We all walk downstairs together. Mom hands her a final check, and she’s gone.
as•ymp•tote (ˈasəm(p)ˌtōt) n. pl. -s. 1. A wish that continually approaches but never achieves fulfillment. [2015, Whittier]
I pull the curtains aside as soon as I’m back in my room. Olly’s standing at his window, his forehead pressed into his fist, his fist pressed into the glass. How long has he been waiting? It takes him a second to realize I’m there, but it’s enough time for me to see his fear. Evidently my function in life is to strike fear into the hearts of those that love me.
Not that Olly loves me.
His eyes roam over my body, my face. He makes a typing gesture with his hands, but I shake my head. He frowns, makes the gesture again, but I shake my head again. He disappears from the window and returns with a marker.
I nod. Are you? I mouth.
I shake my head.
I pantomime excellent health, existential angst, regret, and an enormous sense of loss, all via a single nod.
We stare mutely at each other.
I shake my head. A gesture that says: No, don’t be sorry. It’s not your fault. It’s not you. It’s this life.
More Than This
My mom wordlessly kneels to gather scraps of drawings from our game of Honor Pictionary and stacks them into a neat pile. She keeps the best (defined here as either really good or really bad) ones from each game. We sometimes look through our collection nostalgically, the way the other families look through old photos. Her fingers linger atop a particularly bad drawing of some sort of horned creature hovering above a circle with holes in it.
She holds the drawing up for me to see. “How did you guess ‘nursery rhyme’ from this?” She chuckles with effort, trying to break the ice.
“I don’t know,” I say, and laugh, wanting to meet her halfway. “You are a terrible drawer.”
The creature was supposed to be a cow and the circle was supposed to be the moon. Truly, my guess was inspired, given how awful her drawing was.
She pauses stacking for a moment and sits back on her heels. “I really had a good time with you this week,” she says.
I nod but don’t say anything back. Her smile fades. Now that Olly and I can’t see or talk to each other, my mom and I spend more time together. It’s the only good thing to come out of this mess.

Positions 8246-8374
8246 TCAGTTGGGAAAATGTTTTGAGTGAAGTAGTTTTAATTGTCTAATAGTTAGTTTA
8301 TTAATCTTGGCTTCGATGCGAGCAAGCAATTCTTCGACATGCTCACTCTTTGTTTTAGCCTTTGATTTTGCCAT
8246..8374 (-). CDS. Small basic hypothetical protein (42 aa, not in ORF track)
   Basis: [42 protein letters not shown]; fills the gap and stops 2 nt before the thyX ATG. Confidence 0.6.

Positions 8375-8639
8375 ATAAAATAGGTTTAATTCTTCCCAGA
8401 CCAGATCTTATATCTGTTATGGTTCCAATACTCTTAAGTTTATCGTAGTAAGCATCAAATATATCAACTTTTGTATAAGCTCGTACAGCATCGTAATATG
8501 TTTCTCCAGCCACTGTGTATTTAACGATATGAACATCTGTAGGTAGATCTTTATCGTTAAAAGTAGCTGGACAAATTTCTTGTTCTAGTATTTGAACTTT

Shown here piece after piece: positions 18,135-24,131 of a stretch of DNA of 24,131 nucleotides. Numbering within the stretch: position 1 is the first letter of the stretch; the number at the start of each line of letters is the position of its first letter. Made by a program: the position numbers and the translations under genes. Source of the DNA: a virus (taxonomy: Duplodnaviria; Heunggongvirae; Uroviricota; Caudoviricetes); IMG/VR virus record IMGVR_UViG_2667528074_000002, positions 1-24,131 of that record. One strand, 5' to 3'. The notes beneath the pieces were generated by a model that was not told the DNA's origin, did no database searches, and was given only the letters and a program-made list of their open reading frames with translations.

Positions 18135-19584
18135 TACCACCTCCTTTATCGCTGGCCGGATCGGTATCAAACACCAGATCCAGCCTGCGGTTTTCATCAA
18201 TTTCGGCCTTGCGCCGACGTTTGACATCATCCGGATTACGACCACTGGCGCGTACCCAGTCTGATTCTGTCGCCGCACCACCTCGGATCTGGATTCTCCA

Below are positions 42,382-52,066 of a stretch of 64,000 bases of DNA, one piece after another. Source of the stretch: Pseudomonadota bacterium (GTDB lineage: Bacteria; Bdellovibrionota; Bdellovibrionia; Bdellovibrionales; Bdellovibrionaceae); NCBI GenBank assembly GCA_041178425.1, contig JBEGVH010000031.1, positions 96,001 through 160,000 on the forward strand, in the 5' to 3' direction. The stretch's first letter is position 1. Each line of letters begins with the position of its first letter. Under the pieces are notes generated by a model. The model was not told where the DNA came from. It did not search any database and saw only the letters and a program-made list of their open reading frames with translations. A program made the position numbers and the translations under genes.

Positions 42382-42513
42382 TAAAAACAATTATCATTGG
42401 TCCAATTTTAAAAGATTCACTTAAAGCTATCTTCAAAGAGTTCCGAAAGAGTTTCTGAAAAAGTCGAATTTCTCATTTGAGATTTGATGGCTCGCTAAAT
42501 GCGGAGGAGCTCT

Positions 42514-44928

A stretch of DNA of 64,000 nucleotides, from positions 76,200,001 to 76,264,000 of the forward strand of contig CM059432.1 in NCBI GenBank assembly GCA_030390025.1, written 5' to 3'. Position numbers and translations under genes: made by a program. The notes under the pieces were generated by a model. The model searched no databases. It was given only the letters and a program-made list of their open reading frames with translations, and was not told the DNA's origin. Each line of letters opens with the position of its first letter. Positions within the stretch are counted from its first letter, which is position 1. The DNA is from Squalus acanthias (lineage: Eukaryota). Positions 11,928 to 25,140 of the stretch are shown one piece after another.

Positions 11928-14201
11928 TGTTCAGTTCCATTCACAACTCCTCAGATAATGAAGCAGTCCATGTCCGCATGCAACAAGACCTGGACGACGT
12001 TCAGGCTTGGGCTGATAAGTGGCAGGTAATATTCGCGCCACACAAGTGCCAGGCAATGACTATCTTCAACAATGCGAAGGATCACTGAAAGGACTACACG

I reach out and grab her hand, squeeze it. “Me too.”
She smiles again, but less fully now. “I hired one of the nurses.”
I nod. She offered to let me interview Carla’s potential replacements, but I declined. It doesn’t matter who she hires. No one’s ever going to be able to replace Carla.
“I have to go back to work tomorrow.”
“I wish I didn’t have to leave you.”
“I’ll be OK.”
She straightens the already perfectly straight stack of drawings. “You understand why I have to do the things I’m doing?” Besides firing Carla, she’s also revoked my Internet privileges and canceled my in-person architecture lesson with Mr. Waterman.
We’ve mostly avoided talking about this all week. My lies. Carla. Olly. She took the week off from work and tended to me in Carla’s absence. She took my vitals every hour instead of every two and slumped with relief each time the results were normal.
By day four she said we were out of the woods. We got lucky, she said.
“What are you thinking?” she asks.
“I miss Carla.”
“I do, too, but I’d be a bad mother if I let her stay. Do you understand? She put your life in danger.”
“She was my friend,” I say quietly.
The anger that I’d been expecting from her all week finally sparks.
“But she wasn’t just your friend. She was your nurse. She was supposed to keep you safe. She wasn’t supposed to endanger your life or introduce you to teenage boys who are going to break your heart. Friends don’t give you false hope.”
I must look as stricken as I feel, because she suddenly stops and wipes her palms down the front of her thighs. “Oh, baby girl. I’m so sorry.”
And that’s when it really hits me and all at once. Carla’s really gone. She won’t be here tomorrow when my mom leaves for work. Instead, it will be someone new. Carla’s gone, and it’s my fault. And Olly’s gone, too. I won’t ever get a chance at kiss number two. I gasp against the pain of the thought, against the end of something barely even begun.
I’m sure my mom will eventually allow me access to the Internet and we’ll be able to IM again, but it won’t be enough. If I’m honest with myself, I’ll admit that it was never going to be enough.
I’ll never get to the end of all the ways I want to be with him.
She presses her hand against her own heart. I know we’re feeling the same pain.
“Tell me about him,” she says.
I’ve wanted to tell her about him for so long, but now I’m not sure where to begin. My heart is so full of him. So, I begin at the beginning. I tell her about seeing him for the first time, about the way he moves—light and fluid and certain. I tell her about his ocean eyes and callused fingers. I tell her how he’s less cynical than he thinks he is. About his awful dad, about his dubious wardrobe choices.
I tell her that he thinks I’m funny and smart and beautiful in that order, and that the order matters. All the things I’ve wanted to say for weeks. She listens and holds my hand and cries along with me.
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